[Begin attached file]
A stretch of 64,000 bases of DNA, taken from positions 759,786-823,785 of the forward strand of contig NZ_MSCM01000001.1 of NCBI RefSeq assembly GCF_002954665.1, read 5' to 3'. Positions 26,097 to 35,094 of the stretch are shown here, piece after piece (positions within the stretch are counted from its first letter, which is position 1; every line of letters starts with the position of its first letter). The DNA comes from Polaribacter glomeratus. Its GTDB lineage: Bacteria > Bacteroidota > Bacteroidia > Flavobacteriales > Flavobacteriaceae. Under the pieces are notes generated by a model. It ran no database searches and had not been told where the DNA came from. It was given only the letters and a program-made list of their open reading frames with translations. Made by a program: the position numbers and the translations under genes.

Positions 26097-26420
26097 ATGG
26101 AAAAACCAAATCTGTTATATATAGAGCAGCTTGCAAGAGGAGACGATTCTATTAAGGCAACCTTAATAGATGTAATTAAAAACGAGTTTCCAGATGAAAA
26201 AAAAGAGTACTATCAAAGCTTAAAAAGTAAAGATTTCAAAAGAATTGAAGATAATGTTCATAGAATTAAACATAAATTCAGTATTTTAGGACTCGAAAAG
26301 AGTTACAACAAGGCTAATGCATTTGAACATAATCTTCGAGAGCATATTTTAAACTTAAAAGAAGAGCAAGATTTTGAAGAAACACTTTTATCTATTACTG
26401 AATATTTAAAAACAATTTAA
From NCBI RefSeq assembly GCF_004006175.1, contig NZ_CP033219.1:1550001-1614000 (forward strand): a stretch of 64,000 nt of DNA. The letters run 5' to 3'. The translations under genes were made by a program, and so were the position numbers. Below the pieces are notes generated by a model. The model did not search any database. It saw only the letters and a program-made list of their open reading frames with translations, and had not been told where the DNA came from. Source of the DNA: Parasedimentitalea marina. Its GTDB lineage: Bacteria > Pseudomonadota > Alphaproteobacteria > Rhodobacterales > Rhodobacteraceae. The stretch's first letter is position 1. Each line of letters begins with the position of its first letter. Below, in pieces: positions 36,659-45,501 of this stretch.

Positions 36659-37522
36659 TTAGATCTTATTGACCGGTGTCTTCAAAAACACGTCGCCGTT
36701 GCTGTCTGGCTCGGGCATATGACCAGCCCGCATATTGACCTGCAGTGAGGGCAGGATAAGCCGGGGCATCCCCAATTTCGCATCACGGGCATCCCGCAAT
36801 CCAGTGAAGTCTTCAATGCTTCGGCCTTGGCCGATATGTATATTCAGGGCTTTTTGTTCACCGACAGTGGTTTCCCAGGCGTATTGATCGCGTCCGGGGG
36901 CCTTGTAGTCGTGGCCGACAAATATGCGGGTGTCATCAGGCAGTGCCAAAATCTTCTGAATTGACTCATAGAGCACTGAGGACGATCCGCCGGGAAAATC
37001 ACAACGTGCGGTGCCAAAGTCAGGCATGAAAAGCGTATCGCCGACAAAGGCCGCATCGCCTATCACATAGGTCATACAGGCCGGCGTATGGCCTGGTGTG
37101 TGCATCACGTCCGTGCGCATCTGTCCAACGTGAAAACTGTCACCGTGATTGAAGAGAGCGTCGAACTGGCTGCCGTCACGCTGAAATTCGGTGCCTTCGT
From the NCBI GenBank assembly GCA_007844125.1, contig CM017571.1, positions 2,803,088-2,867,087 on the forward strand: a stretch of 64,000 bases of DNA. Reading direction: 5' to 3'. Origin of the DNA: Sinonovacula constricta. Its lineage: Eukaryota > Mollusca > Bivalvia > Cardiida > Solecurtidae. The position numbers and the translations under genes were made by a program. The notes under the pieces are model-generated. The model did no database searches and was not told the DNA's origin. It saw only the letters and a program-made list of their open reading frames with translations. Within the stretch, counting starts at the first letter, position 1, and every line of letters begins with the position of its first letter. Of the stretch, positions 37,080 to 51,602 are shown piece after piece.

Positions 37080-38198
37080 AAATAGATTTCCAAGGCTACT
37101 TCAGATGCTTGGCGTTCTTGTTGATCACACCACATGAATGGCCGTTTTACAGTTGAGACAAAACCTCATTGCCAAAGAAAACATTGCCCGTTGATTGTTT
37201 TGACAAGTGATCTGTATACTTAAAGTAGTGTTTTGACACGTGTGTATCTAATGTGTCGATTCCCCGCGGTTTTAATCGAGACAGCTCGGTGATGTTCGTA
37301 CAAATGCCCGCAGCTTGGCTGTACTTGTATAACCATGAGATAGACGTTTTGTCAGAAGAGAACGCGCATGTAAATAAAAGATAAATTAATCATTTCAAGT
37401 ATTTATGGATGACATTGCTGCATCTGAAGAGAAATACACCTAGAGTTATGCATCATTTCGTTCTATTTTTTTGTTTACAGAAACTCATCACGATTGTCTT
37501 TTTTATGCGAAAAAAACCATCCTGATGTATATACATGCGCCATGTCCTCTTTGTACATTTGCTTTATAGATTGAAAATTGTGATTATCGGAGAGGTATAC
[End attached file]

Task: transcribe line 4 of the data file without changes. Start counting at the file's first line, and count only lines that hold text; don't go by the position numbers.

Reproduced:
26101 AAAAACCAAATCTGTTATATATAGAGCAGCTTGCAAGAGGAGACGATTCTATTAAGGCAACCTTAATAGATGTAATTAAAAACGAGTTTCCAGATGAAAA